With another scorcher of a day, I debated skipping another day of riding, but with my first show in 3 weeks, I wanted to practice what I learned at my lesson. But I took a bunch of precautions.
1) I rode very early in the morning. I got to the barn before 7 am when it was still in the 80s. It was nice to see the horses munching their hay in the peace of the morning. I was surprised no one else had the same idea.
2) I hosed PJ off before I went into the ring. I got under his belly, his chest, under his tail, and down his legs.
3) I gave him lots of breaks. We trotted and once he felt nice and bouncy through a few serpentines and straight-aways I gave him a break. Then we did some canter work and I gave him another break. We ended on walk work.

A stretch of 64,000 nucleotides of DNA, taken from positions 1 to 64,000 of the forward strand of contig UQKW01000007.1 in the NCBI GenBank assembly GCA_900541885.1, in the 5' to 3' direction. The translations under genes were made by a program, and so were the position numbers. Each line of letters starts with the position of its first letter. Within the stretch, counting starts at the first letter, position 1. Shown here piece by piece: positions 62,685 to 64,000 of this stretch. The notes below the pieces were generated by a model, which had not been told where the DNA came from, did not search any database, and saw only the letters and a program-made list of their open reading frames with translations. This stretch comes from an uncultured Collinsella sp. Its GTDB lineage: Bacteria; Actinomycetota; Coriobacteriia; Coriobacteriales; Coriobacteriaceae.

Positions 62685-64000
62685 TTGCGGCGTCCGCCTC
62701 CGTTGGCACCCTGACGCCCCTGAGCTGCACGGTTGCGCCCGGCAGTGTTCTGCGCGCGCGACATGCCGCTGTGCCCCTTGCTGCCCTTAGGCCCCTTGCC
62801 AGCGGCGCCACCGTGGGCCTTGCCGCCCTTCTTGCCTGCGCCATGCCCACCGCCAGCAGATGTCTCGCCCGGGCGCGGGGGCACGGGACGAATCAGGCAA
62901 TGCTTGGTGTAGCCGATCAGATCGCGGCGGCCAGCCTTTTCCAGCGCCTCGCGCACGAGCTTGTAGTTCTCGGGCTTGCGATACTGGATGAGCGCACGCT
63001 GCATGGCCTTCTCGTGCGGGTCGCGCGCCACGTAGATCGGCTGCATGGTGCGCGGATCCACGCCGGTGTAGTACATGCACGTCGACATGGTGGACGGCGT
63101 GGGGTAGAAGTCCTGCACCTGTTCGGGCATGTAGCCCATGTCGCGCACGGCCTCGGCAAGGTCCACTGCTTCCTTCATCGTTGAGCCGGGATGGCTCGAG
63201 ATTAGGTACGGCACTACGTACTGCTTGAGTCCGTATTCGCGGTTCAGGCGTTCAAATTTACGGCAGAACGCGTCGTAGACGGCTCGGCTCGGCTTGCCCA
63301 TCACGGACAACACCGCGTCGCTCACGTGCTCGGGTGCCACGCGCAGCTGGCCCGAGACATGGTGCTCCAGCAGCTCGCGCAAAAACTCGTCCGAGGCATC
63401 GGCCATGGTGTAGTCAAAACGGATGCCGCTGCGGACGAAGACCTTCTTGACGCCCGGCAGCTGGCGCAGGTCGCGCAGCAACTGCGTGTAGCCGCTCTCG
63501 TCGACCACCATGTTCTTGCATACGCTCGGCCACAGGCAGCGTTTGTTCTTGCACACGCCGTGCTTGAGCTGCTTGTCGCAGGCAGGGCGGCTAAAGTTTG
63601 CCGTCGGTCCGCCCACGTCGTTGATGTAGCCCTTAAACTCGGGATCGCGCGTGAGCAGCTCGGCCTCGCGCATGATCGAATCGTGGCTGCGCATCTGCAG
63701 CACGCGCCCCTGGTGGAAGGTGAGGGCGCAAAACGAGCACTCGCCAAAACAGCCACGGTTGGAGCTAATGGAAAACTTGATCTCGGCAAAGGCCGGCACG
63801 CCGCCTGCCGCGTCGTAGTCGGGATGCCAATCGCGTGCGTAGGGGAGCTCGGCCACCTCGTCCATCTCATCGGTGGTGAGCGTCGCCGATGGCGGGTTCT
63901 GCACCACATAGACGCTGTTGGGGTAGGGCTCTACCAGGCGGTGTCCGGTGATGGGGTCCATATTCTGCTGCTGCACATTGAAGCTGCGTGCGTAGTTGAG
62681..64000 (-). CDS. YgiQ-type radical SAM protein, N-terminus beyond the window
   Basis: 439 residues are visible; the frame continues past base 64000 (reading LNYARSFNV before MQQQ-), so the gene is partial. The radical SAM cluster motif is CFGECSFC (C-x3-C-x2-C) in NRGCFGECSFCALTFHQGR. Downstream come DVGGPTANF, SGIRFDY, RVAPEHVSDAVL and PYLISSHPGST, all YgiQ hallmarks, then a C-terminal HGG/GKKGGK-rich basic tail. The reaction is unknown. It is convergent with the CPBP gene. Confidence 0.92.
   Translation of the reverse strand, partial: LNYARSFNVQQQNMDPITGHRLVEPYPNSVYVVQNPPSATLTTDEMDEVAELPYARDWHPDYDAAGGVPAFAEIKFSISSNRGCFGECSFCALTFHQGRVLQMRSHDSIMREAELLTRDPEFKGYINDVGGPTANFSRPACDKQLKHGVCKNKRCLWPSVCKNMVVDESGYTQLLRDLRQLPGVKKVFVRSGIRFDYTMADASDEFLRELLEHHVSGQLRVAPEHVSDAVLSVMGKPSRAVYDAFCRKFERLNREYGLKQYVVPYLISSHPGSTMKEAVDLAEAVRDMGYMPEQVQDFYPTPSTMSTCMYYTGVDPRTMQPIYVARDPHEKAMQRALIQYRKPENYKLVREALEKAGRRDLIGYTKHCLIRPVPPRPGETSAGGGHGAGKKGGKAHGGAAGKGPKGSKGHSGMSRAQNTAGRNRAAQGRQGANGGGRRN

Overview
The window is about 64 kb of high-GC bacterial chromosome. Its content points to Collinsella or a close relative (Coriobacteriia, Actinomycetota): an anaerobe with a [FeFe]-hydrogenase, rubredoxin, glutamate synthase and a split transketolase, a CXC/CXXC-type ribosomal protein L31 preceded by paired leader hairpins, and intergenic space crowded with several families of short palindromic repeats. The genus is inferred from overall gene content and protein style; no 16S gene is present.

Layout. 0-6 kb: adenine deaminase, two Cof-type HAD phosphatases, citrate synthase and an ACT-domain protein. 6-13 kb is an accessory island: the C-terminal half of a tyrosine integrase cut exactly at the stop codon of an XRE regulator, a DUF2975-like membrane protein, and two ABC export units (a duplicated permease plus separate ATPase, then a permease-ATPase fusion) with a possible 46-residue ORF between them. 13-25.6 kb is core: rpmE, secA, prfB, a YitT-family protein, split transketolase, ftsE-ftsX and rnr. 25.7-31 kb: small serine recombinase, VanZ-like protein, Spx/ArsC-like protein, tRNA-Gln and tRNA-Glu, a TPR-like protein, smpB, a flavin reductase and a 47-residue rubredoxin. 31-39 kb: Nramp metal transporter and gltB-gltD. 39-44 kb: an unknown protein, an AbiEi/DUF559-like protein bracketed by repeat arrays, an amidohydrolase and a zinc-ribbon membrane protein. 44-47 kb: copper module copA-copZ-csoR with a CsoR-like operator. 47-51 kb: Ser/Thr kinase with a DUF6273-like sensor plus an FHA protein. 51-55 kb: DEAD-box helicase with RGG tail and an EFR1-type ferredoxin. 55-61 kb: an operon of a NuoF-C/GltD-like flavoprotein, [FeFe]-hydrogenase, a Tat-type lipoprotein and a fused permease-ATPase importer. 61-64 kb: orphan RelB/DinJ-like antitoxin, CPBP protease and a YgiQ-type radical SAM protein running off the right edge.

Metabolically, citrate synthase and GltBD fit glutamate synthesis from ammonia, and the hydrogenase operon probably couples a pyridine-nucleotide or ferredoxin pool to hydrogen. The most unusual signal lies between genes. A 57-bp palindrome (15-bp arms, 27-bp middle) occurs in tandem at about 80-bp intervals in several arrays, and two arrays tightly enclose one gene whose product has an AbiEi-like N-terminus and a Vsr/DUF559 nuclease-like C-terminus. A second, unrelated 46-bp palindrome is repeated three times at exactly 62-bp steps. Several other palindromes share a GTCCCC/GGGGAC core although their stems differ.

4) We didn’t ride very long, maybe 30 minutes. I really wanted to work more on our canter departs because they were bad, but PJ was panting. It wouldn’t have done any good to drill. I ended by working on the collect at the walk and then going forward, which is related to our canter departs because it is about responsiveness to my seat.
5) I quickly untacked him and hosed him off again. I started on his belly and legs, where the big veins are close to the surface, and moved up from there.
6) I made sure he had some fresh water in his buckets. I probably should have done this before our ride.
When I put him back in his stall, the fact that he didn’t rush to drink the new water was a good sign. He seemed comfortable. He’ll be able to rest all day in his stall during the worst of this heatwave, and won’t go out until the evening when it’s a bit cooler. Being safe in inclement weather is the most important thing. It doesn’t help to do the perfect trot half-pass if you pass out before reaching the rail, and it definitely doesn’t help build a horse’s confidence if he’s pushed pass his limits. Be cool and be safe everyone!